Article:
Youssou Ndour: I Bring What I Love (2009)
Critic Consensus: It never gets close enough to its subject, and it's curiously light on music, but this documentary is nonetheless a long-overdue tribute to a brilliant musician.
|Rating:||PG (for thematic elements and brief smoking)|
|Genre:||Documentary, Musical & Performing Arts, Special Interest|
|Directed By:||Chai Vasarhelyi, Elizabeth Chai Vasarhelyi|
|Written By:||Elizabeth Chai Vasarhelyi|
|In Theaters:||Jun 12, 2009 Wide|
|On DVD:||Apr 6, 2010|
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Critic Reviews for Youssou Ndour: I Bring What I Love
By far the most powerful element is N'Dour's lone voice, a thing of high, pure beauty that feels at once ancient and new. When he sings, an otherwise earnestly conventional film becomes a vehicle of incantatory power.
This documentary by Elizabeth Chai Vasarhelyi could have used more music for my taste, and fewer talking heads. But it's absorbing all the same. N'Dour is the sort of humanitarian bridge that we need in a world so sharply divided.
Be sure to stay through the closing credits as the scenes of Senegalese life act as a captivating coda to a film pulsing with music and memory.
Youssou N'Dour is a beautiful film to watch as it unfolds the life of N'Dour and, by extension, the lives of millions of West Africans who are anonymous to many in the West.
N'Dour is the film's unstoppable force, handsome and radiating joy. He's the kind of performer who is larger than life but always seems like one of the family.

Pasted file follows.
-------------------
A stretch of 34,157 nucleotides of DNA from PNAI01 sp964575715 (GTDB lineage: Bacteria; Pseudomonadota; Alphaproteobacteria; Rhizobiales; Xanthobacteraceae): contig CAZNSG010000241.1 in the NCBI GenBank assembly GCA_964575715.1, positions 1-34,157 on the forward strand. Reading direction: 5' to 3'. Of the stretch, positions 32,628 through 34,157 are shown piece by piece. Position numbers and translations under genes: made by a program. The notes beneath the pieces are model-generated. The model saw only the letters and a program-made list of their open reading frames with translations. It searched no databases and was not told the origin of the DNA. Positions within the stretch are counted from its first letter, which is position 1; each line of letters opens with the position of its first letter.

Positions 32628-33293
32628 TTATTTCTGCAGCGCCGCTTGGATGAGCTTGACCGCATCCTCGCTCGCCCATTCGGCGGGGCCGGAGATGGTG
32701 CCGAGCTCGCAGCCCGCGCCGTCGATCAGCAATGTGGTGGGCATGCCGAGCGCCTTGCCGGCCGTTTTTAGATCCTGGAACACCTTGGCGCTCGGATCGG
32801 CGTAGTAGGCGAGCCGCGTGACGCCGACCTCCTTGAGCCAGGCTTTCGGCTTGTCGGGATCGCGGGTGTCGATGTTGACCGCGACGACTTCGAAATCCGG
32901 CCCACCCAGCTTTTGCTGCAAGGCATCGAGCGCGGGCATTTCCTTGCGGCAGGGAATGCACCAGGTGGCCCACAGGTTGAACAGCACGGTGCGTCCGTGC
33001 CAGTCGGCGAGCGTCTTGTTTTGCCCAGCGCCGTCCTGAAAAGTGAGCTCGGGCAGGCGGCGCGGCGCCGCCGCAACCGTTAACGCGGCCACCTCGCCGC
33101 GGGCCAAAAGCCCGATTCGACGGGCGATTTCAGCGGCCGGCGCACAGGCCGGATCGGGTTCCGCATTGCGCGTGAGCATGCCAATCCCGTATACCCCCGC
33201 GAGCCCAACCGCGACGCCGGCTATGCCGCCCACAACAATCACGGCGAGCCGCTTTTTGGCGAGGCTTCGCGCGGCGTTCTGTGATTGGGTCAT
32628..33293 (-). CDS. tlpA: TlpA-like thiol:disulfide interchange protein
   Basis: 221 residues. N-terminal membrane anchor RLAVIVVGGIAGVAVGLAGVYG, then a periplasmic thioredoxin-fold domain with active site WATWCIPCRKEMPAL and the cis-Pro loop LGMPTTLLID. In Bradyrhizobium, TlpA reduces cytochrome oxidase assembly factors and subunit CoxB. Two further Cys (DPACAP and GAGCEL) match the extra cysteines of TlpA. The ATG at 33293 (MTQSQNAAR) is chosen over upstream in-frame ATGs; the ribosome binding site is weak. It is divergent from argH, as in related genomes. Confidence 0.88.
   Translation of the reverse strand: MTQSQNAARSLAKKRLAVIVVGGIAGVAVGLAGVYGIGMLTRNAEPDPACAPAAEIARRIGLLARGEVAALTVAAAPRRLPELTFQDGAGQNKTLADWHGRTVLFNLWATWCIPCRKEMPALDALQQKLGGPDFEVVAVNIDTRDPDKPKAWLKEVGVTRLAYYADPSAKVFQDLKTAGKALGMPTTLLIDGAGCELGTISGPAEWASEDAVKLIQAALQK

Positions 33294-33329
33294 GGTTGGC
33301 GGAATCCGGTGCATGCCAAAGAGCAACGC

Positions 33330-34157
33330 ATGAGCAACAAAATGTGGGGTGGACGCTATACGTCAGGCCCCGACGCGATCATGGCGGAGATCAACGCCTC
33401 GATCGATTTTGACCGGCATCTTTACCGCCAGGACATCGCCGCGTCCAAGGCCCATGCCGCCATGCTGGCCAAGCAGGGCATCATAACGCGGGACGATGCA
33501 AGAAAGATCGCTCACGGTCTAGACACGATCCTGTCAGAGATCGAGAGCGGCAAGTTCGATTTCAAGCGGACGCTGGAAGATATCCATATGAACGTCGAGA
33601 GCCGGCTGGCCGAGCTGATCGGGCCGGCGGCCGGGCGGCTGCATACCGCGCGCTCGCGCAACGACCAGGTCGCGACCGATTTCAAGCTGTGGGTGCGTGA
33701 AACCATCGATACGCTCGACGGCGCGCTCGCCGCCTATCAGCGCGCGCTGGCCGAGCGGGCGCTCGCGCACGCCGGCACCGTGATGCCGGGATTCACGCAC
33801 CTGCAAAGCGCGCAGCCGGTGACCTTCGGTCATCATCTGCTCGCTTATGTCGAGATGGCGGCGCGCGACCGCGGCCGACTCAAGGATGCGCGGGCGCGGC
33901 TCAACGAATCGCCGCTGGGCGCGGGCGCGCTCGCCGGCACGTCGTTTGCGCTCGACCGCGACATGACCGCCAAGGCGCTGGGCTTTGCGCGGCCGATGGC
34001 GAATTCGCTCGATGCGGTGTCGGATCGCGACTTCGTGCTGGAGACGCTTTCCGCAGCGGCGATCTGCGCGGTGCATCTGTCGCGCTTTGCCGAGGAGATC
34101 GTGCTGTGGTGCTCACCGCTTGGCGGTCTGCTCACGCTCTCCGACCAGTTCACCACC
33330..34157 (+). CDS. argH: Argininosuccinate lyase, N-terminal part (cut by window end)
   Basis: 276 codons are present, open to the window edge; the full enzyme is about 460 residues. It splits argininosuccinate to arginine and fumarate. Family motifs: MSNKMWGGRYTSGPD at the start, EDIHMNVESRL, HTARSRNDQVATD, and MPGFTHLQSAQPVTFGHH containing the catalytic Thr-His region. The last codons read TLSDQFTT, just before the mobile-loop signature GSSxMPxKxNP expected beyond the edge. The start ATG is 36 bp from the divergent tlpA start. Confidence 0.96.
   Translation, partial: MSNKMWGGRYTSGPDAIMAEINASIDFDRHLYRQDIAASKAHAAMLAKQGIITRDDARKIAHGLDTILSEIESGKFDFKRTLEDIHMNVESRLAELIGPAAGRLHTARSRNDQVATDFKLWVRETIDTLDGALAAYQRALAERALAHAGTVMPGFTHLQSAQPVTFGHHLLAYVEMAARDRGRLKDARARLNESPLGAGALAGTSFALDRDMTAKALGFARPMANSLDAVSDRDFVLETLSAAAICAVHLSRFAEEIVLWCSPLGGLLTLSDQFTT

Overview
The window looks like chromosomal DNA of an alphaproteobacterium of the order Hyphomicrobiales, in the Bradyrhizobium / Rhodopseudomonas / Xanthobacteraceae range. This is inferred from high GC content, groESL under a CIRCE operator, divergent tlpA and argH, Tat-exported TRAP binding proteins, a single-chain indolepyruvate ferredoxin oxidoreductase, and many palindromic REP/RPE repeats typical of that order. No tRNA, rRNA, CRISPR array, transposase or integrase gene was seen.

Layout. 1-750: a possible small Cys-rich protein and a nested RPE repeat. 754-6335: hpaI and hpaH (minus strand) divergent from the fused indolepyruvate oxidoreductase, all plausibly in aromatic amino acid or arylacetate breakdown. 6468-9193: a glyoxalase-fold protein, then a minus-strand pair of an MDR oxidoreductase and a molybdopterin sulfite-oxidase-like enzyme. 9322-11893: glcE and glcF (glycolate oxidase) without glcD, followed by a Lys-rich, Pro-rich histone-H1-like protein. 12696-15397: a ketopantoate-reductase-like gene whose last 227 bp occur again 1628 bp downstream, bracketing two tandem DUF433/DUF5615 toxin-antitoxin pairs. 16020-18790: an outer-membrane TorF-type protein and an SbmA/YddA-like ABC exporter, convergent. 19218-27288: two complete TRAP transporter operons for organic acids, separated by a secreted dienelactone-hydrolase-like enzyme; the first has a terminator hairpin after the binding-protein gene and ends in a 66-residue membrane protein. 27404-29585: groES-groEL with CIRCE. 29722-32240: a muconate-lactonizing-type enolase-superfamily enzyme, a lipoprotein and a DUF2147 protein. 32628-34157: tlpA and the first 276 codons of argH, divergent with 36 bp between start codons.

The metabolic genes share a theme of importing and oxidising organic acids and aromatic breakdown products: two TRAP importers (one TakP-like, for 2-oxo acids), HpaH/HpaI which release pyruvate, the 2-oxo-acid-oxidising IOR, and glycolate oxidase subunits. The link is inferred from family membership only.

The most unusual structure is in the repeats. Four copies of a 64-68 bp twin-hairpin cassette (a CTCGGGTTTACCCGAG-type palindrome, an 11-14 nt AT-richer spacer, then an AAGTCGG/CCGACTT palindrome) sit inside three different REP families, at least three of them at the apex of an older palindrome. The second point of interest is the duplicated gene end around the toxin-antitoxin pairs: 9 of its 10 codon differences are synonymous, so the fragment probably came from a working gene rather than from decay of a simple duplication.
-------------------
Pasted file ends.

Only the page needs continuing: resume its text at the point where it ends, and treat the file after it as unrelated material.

Audience Reviews for Youssou Ndour: I Bring What I Love
YOUSSOU N'DOUR: I BRING WHAT I LOVE is a gorgeously photographed, music infused cinematic portrait of world famous Senegalese pop sensation Youssou N?Dour. Best known in the West for his collaborations with Bono and Peter Gabriel, N?Dour is one of the most beloved musicians in pop music and his legendary career has spanned decades.
In 2004, responding to negative perceptions about his Muslim faith, N?Dour recorded EGYPT, a deeply spiritual album dedicated to a more tolerant view of Islam. In a critical and career-defining moment, the album was awarded the 2004 Grammy® for BEST WORLD MUSIC ALBUM. While Western audiences embraced N?Dour?s brave musical message, it encountered a serious religious backlash in his native country of Senegal where N?Dour is considered a national hero. Local critics and the media accused him of insulting Islam, arguing that pop and religious music should not mix.
Combining unprecedented images of Senegal?s most sacred Muslim rituals, vibrant concert performances filmed around the world, and intimate access to N?Dour and his family, I BRING WHAT I LOVE chronicles the difficult path this remarkable artist must take. It is a stirring journey of faith, redemption, and the power of music to overcome intolerance.
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